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13 December 2016

Fixing a Nintendo Game and Watch: Faded LCD or stained screen

I'm writing about this because I didn't find one place online that explained all this stuff at once.

I bought my wife a few Game and Watch games for Christmas this year, and one of them was sight unseen--the seller didn't have the batteries or urge to test it, but it seemed in good shape.

When I put batteries in it, though, I couldn't see the screen. At first, I thought it was completely dead, but it made sound. When I looked closer, I could make out really faint figures moving on the screens.

This meant the polarized film over the screen was toast. Super easy fix. If you have a Game and Watch with a fading LCD, here's what to do: get something polarized (like sunglasses) and place it over the screen. You might have to rotate it a little, and you should see the screen go black on one of the angles. Rotate another 90 degrees and you should have a normal looking screen with DK Jr. bopping around on it.

Here's the lower screen with the old and new polarized film.

I bought a pack of 10 sheets of polarized film on Amazon. They're a bit thicker than the originals, and as you can see by the photo above, I had to use them diamond-shaped to get the angle right. I figured I had to trim them anyway, so I was fine with that.

The Game and Watch screens have a few elements to them. From the very front layer to the back, you'll have the polarized film, one or two scenery panels (make sure you keep track of which end is up), the actual glass LCD panel, and behind that, a silver plate. More on that plate later.

Open up the game. Be careful, these things are old and the plastic might be brittle. You don't want to snap off a screw post. There are other walkthroughs online for how to disassemble these, but they are super simple, so you can probably figure it out. Do one side at a time. I did the upper screen first, since I didn't want to deal with the buttons. Behind the upper screen is a hefty metal plate to keep everything in place. You have to unscrew that and (gently) lift it off to get at the screen proper.

Here's the new, untrimmed film next to the old, yellowed film.

Use the old film as a template and cut out the shape. It's okay to cut a little big, you can always trim it to fit. Notice the pattern of notches at the corners of the film--it'll help you orient it properly when you reassemble (I think the one in the photo is upside-down).

Button pads like to fall out. Watch out for the metal bits--they disappear quickly.

In the photo above, you can see how everything's laid out. I opened it with the button console down (in 'closed' position). The LCD still has the silver backing behind it, and there's a second scenery panel between the silver backing and the glass LCD. Then, still in the button console, the foreground scene panel is on top of the polarized film.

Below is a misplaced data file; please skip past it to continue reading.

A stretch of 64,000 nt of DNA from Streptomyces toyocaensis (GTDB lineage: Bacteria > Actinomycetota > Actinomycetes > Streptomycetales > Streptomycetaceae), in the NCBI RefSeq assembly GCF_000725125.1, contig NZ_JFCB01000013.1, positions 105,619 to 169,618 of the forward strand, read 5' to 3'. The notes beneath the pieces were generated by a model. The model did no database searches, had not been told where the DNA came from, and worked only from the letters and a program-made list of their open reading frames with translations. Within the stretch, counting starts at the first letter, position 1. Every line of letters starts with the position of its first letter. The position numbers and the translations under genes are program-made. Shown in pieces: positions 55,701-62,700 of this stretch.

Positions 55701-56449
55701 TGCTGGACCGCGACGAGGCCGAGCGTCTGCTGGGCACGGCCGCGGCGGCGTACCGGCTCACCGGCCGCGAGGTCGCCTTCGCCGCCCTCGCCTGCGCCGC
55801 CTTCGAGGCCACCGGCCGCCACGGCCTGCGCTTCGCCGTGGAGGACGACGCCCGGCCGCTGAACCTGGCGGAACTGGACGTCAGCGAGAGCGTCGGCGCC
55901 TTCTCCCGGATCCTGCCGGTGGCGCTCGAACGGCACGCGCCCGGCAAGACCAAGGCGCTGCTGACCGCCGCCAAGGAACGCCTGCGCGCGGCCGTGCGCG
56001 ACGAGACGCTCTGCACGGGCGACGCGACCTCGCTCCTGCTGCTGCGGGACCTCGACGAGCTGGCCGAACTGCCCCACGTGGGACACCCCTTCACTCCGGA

That polarized film also serves as a sort of screen protector. It's the cheapest, most replaceable part of the screen, so if it gets faded or scratched, it's not a big deal to repair.

Pop out the scenery panel and the old polarized film, and throw your new polarized film in place. Be careful--the polarized film will have a thin layer of protective plastic over one or both sides. Peel off that protective plastic before you install the film in the game.

Then carefully sandwich the game together (I had a devil of a time with this--the layers of plastic kept sliding around, so sometimes a scenery panel stuck out too far, or the polarized film popped out and got in the way. Just be patient, keep everything lined up, and fit the screen and button console together.

Once they're together, hold them that way and take a look at the screen. In mine, the front scenery panel kept sliding up, exposing way too much of the black border. If the panels look pretty centered, screw the game back together.

And now you can see Junior.

Remember the silver plate behind the screens? Not the hefty one keeping the top screen in place, but the little one behind the LCD that makes the screen look silvery. That's also replaceable. If you have a Game and Watch with a circular stain behind the screen that almost looks burnt, that's a good indication that moisture got into the game at one point and now the silver plate is tarnished.

You can buy replacement silver plates for about $4 plus shipping from a guy in Spain who sells Game and Watch repair parts on eBay. I got a few to fix an Oil Panic game.

Here's what the lower screen looked like on the Oil Panic game:

Here's the upper screen--not as bad, but almost as faded as the Donkey King II game:

I swapped out the silver plate on the lower screen, as well as both polarized films. Now it looks like this:

Not too bad! Of course, with the silver plate replaced in the lower screen, the upper screen looks dingy by comparison. I'll have to open it up again and replace that one.

Look closer at the lower screen.

I'm a little peeved at these blotches (nobody's fault, just annoying). This is one of the things you just can't fix: screen bleed. This game isn't bleeding too badly, and if I keep it relatively climate-controlled, it shouldn't get much worse. But knowing I can't fix it is a little galling.

Thankfully, this is a wicked little game, so I never really have time to notice these blotches while I'm actually playing. I'm too busy yelling at the little guy for never being where I need him to be when I have to empty my bucket.

Well, that's that. I hope this writeup was helpful and/or enlightening. These Game and Watch games are really well made, easy to maintain, and a lot of fun to play. If you have a broken one sitting in a drawer, take a closer look. You might be able fix it up with a few bucks and around 30 minutes.